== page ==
MOSCOW. (RIA Novosti political commentator Pyotr Goncharov)
Iran is unwilling to obey the demands of the world community to slow down uranium enrichment. The UN Security Council is expected to gather in the beginning of March in order to decide what to do about Tehran. Under Article 41 of the UN Charter's Chapter VII, it can resort to additional measures to influence Iran without the use of force. While the Iranian Six have been deliberating a new draft resolution since last Monday, emotions are running high around Iran itself.
By tradition, on the eve of the UN Security Council's regular March session on Iran's nuclear program, Iran and the United States exchanged "pre-emptive" strikes to show mutual resolve to achieve their goals militarily, if need be.
Iran staged large-scale exercises of its elite Islamic Revolutionary Guards Corps, successfully tested its new missiles, and declared that it would continue its nuclear program despite the world community's demand of a moratorium on uranium enrichment and to defend it at all costs, including war with the United States.
In turn, Washington launched a massive onslaught on Iran. The New Yorker published the Pentagon's plan for air strikes at Iran-based facilities, the British Daily Telegraph reported on Israel's talks with the U.S. on Israeli aircraft flights over Iraqi territory, and U.S. Vice President Richard Cheney said that no options have been taken off the table. This gives one a feeling of deja-vu - February 2006 was much the same.
Until now, U.S.-Iranian military confrontation was largely perceived as a bluff. Now that the U.S. is deploying powerful attack groups of "political pressure" (to use its own explanation), both sides seem to be threatening each other for real. Any military mechanism, created for "political pressure," is effective as long as it yields results. Otherwise, it is reduced to an instrument of trivial blackmail, and is militarily devalued. What will the U.S. do if Iran does not yield to its "political pressure"? Fighting will be the only option since the U.S. prestige is at stake.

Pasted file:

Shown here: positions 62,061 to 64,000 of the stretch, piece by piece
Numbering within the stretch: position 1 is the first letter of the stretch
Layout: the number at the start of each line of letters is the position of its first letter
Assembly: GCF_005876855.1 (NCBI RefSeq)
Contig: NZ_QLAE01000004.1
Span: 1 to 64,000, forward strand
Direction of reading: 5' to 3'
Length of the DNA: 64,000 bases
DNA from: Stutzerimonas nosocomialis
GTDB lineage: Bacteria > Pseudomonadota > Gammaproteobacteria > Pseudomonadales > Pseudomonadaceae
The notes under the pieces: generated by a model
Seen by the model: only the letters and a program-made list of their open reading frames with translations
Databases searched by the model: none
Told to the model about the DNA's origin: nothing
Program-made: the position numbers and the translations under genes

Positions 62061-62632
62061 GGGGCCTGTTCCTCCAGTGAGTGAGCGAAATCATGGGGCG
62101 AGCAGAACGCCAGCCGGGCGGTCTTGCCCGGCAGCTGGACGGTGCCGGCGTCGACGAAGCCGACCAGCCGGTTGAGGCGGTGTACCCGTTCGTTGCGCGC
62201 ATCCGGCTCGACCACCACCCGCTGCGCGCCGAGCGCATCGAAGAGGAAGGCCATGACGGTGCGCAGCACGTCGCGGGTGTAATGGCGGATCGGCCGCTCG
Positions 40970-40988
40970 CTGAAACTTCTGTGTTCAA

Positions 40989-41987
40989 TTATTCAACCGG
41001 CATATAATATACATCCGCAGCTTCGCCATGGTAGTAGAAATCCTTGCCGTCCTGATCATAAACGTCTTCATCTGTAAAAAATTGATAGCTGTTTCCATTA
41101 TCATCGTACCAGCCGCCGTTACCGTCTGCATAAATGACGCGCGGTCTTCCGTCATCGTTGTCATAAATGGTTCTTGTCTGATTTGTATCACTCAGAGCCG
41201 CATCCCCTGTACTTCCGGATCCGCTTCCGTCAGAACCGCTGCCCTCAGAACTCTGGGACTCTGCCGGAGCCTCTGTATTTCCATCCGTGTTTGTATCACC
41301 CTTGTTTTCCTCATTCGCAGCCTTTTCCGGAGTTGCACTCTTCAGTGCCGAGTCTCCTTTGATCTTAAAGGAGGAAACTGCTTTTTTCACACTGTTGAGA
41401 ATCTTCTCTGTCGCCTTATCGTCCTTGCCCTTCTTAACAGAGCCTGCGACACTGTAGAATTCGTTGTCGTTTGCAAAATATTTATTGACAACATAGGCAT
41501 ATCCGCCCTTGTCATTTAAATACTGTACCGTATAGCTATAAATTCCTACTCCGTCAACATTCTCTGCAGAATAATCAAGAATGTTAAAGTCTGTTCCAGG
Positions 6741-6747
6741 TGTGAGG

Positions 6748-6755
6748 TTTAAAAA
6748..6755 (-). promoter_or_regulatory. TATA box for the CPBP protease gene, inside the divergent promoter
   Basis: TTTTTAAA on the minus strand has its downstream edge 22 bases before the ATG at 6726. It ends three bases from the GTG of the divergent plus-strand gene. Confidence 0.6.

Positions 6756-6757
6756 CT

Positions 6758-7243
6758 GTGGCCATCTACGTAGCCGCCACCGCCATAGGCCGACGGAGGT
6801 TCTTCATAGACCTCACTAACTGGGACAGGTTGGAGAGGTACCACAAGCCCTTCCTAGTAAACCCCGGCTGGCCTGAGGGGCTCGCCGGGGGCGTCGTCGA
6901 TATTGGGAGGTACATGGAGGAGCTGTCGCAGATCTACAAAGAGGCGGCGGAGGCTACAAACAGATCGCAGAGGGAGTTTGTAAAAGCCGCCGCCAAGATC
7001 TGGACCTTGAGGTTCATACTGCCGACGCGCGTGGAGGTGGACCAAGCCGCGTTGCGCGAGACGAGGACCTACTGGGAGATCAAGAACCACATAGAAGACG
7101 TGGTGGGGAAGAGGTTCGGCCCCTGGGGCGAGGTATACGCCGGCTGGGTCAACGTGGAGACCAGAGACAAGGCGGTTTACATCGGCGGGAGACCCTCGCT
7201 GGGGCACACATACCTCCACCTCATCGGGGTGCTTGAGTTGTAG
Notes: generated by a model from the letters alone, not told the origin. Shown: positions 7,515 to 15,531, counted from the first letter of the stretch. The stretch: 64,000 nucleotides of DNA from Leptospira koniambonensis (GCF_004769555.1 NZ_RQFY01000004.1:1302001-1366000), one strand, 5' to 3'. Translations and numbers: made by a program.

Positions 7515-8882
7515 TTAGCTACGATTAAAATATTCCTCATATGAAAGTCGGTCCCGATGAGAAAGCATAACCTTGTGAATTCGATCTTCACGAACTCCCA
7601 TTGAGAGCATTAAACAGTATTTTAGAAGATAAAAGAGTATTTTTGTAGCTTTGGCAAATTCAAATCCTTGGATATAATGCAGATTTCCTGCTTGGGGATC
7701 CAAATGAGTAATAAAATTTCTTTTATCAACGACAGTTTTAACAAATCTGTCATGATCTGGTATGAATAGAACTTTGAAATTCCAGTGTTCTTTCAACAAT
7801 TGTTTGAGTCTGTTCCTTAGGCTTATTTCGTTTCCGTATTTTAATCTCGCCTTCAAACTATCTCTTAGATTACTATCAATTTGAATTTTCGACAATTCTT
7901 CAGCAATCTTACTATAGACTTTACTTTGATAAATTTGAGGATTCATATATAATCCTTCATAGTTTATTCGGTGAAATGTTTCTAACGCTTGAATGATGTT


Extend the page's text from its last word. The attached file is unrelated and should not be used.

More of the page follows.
Under the circumstances, the U.S. is not likely to avoid war with Iran. Their regional policies as regards each other and Tehran's attitude to Israel are making this war practically inevitable. In order to avoid it without dramatic changes, one of the sides will have to make huge concessions. The U.S. will have to give up its interests in the region, whereas Iran will have to curtail its nuclear program and forget about its regional ambitions. Both sacrifices are unlikely, but a compromise is possible. Iran will have to place its nuclear program under tough International Atomic Energy Agency control; make major adjustments to its policy in Iraq, Lebanon, and Palestine; and give up its anti-Israeli rhetoric. The U.S. will have to accept Iran's key role in the region with all the ensuing privileges. Neither side seems to be ready for this.
Meanwhile, in Tehran different political forces have lashed out against the country's nuclear program and President Mahmoud Ahmadinejad's policy. Addressing the president, the leader of the reformist Islamic Iran Solidarity Party wrote in the prestigious daily Etemad-i Melli that "the brakes are designed to make sure the train arrives at its destination safely, and in time."
These words seem all but a goodwill gesture. In his virtual polemics with U.S. Secretary of State Condoleezza Rice, Ahmadinejad said that like a train, the Iranian nuclear program did not have a reverse gear. She replied that it needed "a stop button" rather than a reverse gear.
Maybe, slowing down will help the sides find a compromise?
Opinions expressed in this article are those of the author and do not necessarily represent those of RIA Novosti.